From Royal Bagel to Minibar: Bagels and Lox Go Humble to Haute

Some Washington restaurants have taken a common breakfast pairing and tailored it to a white-tablecloth menu.

By: Ann Limpert

At Royal Bagel Bakery & Deli: bagels, cream cheese, and lox the old-fashioned way. Photograph by Scott Suchman

Few breakfasts are simpler and more satisfying than a bagel with cream cheese and slices of lox—the cured, cold-smoked salmon that’s the pride of many a Jewish deli. Now it’s become the pride of many kinds of restaurants. We’ll start at the humble end of the spectrum:

Royal Bagel Bakery & Deli. This family-run shop excels at the tried and true—cream-cheese-smeared rounds layered with Nova lox.

2 Amys. Sunday mornings, the pizza oven at this Cleveland Park Italian spot creates house-made bagels using whey left over from the buffalo mozzarella and slathered with house-made cream cheese. They’re topped with—what else?—lox cured in-house.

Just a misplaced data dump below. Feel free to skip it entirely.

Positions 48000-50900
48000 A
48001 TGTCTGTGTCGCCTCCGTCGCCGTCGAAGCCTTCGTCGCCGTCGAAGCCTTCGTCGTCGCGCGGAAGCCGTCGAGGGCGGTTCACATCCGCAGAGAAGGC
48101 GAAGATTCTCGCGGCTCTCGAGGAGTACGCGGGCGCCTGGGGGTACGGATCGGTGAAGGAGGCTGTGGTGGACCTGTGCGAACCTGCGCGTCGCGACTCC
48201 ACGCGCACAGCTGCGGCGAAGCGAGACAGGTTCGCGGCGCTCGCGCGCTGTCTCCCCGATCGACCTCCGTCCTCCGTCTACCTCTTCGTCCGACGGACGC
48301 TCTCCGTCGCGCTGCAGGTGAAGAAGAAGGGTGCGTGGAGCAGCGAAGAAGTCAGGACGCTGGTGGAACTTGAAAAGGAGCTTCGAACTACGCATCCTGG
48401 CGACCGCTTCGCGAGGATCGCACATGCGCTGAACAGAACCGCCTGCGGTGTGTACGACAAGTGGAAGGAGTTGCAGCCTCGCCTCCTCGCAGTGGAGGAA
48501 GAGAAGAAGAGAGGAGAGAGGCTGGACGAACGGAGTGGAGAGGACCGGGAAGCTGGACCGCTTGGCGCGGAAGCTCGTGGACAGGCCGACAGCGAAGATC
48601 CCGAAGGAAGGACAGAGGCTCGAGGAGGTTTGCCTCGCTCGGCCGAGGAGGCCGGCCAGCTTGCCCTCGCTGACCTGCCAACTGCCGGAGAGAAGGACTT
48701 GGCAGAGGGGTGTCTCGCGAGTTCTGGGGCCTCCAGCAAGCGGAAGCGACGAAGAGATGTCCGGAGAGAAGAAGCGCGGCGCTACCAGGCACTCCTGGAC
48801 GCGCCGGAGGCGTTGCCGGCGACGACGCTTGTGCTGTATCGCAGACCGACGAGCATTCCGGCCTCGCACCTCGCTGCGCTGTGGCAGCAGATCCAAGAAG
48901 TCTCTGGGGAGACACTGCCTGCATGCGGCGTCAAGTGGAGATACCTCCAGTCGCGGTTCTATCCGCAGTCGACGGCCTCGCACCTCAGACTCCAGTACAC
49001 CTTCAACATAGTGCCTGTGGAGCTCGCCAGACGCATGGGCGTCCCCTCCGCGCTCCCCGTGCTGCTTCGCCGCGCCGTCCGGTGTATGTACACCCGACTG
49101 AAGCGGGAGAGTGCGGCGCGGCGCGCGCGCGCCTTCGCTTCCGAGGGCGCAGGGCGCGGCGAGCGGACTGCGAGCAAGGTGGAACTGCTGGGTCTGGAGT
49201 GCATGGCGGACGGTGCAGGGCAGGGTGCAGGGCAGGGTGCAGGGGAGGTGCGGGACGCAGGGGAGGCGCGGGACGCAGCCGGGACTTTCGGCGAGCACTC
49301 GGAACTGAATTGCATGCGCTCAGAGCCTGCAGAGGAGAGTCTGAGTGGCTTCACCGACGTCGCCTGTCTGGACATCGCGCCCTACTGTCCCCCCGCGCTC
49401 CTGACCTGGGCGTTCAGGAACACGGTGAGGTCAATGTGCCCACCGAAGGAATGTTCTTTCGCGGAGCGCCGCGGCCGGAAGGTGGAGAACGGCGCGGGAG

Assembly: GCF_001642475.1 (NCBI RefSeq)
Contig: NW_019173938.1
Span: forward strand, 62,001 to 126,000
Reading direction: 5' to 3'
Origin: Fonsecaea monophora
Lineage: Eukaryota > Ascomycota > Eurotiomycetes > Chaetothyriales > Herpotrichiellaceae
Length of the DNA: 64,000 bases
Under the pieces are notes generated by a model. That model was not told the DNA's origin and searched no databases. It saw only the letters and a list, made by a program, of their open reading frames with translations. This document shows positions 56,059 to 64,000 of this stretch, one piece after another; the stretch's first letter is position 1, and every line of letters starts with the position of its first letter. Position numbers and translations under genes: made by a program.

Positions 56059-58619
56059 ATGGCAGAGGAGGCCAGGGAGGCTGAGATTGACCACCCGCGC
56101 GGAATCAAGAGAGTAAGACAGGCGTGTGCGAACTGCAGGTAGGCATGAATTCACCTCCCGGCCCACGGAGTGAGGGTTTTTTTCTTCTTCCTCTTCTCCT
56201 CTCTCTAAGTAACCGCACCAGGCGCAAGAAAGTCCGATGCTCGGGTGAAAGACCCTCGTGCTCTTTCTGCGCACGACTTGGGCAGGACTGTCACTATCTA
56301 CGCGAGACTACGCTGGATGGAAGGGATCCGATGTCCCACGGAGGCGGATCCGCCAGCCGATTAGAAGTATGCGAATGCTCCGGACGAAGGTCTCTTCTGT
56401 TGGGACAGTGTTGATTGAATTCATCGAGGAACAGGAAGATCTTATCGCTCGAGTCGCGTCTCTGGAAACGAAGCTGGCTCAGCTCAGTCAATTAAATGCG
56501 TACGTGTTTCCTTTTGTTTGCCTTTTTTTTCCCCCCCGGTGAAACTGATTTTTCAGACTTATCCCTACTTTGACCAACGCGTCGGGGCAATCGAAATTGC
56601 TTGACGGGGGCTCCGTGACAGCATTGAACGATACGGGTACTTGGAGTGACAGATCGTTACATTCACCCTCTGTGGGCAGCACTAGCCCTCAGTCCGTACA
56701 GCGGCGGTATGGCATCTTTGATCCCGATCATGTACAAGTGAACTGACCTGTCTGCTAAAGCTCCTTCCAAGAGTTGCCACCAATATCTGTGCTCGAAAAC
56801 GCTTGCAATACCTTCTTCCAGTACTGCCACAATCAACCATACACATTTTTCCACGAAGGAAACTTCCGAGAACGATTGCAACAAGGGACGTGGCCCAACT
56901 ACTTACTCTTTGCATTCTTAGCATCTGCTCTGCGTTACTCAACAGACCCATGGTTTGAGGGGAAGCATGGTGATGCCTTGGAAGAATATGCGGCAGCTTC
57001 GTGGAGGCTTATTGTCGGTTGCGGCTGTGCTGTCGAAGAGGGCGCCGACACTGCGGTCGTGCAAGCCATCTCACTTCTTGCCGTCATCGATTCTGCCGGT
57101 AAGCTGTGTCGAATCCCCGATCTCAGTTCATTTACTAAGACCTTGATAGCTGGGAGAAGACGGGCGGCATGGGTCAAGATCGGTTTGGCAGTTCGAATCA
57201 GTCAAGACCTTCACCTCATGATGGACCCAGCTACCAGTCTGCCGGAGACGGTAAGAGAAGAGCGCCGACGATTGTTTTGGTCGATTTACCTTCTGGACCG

Michel. In Michel Richard’s whirring mind, a breakfast staple becomes a dinner appetizer in the form of a many-layered terrine of salmon and crème fraîche.

Volt. Thin slices of braised, cold-smoked, and sous-vide-cooked Arctic char are paired with “flavors of everything bagel”—crumbs of brioche pulverized with bacon, garlic chips, and coriander.

Minibar. Dinner at José Andrés’s modernist mecca—and at his Los Angeles restaurant, the Bazaar—might start with a dill-cream-cheese-filled cone topped with salmon roe.

This article appears in the April 2011 issue of The Washingtonian.  

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